Oral contraceptive pills has no lasting effect on mortality
Purchasing Bottom Line
The oral contraceptive pill does not seem to have lasting effects on mortality, particularly after 10 years' cessation.
Beral V, Hermon C, Kay C, Hannaford P, Darby S, Reeves G. Mortality associated with oral contraceptive use: 25 year follow up of cohort of 46,000 women from Royal College of General Practitioners' oral contraception study. BMJ 1999;318:96-100
What is the risk of death in women who are taking oral contraceptives?
MEDLINE search using mortality, oral contraception, exp cohort studies
25 year prospective cohort study, starting May 1968, of 46,000 women from 1400 General Practices throughout Britain (75% follow up due to GPs dropping out before routine flagging occurred, not due to systematic differences in women leaving the study). GPs provided routine information about prescribing oral contraceptives, pregnancies, new illness and deaths. Deaths were also recorded from the English and Scottish central registers and coded according to ICD-8, up to 31/12/93. Exposure was measured in person-years, and years from cessation were noted. The analysis controlled for social class, age, parity and smoking.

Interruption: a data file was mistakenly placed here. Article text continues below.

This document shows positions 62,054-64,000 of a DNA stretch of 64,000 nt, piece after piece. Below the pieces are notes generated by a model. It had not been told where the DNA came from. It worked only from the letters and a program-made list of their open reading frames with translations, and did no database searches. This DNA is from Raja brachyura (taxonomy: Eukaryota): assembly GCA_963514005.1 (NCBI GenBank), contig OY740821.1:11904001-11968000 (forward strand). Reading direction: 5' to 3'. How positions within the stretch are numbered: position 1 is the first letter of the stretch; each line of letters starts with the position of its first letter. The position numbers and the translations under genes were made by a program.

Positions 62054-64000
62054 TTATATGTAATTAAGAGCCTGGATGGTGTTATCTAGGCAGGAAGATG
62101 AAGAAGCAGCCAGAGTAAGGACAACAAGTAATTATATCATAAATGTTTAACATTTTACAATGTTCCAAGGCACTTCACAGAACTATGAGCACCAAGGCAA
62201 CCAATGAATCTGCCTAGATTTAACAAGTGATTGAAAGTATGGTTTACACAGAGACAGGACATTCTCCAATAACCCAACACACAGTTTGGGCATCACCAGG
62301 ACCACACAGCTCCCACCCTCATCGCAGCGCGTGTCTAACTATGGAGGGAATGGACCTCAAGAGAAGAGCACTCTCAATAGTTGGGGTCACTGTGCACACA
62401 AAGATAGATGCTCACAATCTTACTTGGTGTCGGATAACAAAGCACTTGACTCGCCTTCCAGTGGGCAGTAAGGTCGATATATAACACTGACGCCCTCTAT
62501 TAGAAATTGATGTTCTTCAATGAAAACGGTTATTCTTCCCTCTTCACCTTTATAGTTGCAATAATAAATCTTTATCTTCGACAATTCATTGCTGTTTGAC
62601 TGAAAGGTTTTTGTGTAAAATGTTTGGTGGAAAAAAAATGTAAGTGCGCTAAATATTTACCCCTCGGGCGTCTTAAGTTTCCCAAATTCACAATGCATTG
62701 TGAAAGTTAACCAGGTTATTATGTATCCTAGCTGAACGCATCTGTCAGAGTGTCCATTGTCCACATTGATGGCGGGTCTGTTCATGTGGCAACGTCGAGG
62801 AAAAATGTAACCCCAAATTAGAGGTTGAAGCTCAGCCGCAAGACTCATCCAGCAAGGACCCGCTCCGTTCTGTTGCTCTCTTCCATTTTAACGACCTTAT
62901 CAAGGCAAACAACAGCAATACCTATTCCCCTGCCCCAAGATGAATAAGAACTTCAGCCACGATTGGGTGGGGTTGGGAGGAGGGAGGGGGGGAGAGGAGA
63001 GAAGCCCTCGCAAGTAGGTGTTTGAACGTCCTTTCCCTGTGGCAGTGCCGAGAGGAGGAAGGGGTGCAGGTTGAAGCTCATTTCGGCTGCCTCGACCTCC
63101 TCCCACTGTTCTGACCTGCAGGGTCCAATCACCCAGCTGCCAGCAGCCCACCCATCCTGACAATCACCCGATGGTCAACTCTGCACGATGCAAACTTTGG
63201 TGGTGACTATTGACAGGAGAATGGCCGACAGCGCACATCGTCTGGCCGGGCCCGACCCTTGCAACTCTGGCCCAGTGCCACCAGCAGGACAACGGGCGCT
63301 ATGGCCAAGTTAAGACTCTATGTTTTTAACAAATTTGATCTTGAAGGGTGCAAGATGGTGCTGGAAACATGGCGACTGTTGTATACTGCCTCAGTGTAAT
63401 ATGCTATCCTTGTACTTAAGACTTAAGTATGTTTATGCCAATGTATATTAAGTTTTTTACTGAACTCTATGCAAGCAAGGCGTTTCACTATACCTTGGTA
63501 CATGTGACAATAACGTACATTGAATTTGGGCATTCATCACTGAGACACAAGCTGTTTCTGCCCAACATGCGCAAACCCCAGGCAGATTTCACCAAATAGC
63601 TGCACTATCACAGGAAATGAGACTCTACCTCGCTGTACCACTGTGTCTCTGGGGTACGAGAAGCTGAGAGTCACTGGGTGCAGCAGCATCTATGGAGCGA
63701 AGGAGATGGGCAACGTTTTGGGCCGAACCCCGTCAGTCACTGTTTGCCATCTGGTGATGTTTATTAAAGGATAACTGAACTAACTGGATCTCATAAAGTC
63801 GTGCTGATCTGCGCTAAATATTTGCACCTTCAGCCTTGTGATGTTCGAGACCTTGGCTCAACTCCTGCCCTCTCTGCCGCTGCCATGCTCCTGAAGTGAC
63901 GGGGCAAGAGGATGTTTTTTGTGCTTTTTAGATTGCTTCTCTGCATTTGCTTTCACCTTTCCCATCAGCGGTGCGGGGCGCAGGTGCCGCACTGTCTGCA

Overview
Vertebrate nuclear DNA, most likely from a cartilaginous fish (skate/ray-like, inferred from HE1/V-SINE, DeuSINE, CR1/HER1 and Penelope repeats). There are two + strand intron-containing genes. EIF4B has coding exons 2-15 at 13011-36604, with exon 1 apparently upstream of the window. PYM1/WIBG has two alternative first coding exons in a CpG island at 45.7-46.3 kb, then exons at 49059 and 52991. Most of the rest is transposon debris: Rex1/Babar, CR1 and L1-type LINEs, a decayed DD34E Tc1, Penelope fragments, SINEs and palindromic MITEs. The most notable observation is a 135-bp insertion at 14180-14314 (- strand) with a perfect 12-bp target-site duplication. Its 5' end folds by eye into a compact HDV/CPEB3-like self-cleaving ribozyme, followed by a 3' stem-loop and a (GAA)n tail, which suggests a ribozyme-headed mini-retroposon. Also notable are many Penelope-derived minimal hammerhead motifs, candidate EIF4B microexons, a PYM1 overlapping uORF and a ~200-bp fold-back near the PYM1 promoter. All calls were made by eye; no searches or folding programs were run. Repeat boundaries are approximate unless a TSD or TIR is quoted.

(death from all causes*)
|Present (case)||Absent (case)|
|Exposed to the Treatment||Yes (Cohort)||
a + b
c + d
a + c
b + d
|* note that you could use this table to analyse risks of death from specific causes using the data in Tables 4 & 5. These figures are taken from the "ever vs. never" used columns in table 1, with the person-year denominators (517,519 vs 335,998) in the ever vs never groups on page 97.|
|** note that the death rates uses person-years as the denominator, rather than people. That is, if you take the pill for one year, you can expect a death rate from all causes of 0.18% = 945 deaths/517,519 person years [page 97]|
|*** In this study, relative risk = RR = 0.0018/0.0019 = 0.95, and when adjusted for several baseline differences, RR to 1.1 (95% CI 0.9-1.1, p value of 0.7) i.e. there is no significant difference in death between the two groups.|
In this study, relative risk = RR = 0.0018/0.0019 = 0.95, and when adjusted for several baseline differences, RR to 1.1 (95% CI 0.9-1.1, p value of 0.7) i.e. there is no significant difference in death between the two groups.
Anna Donald and Sam Vincent March 1999.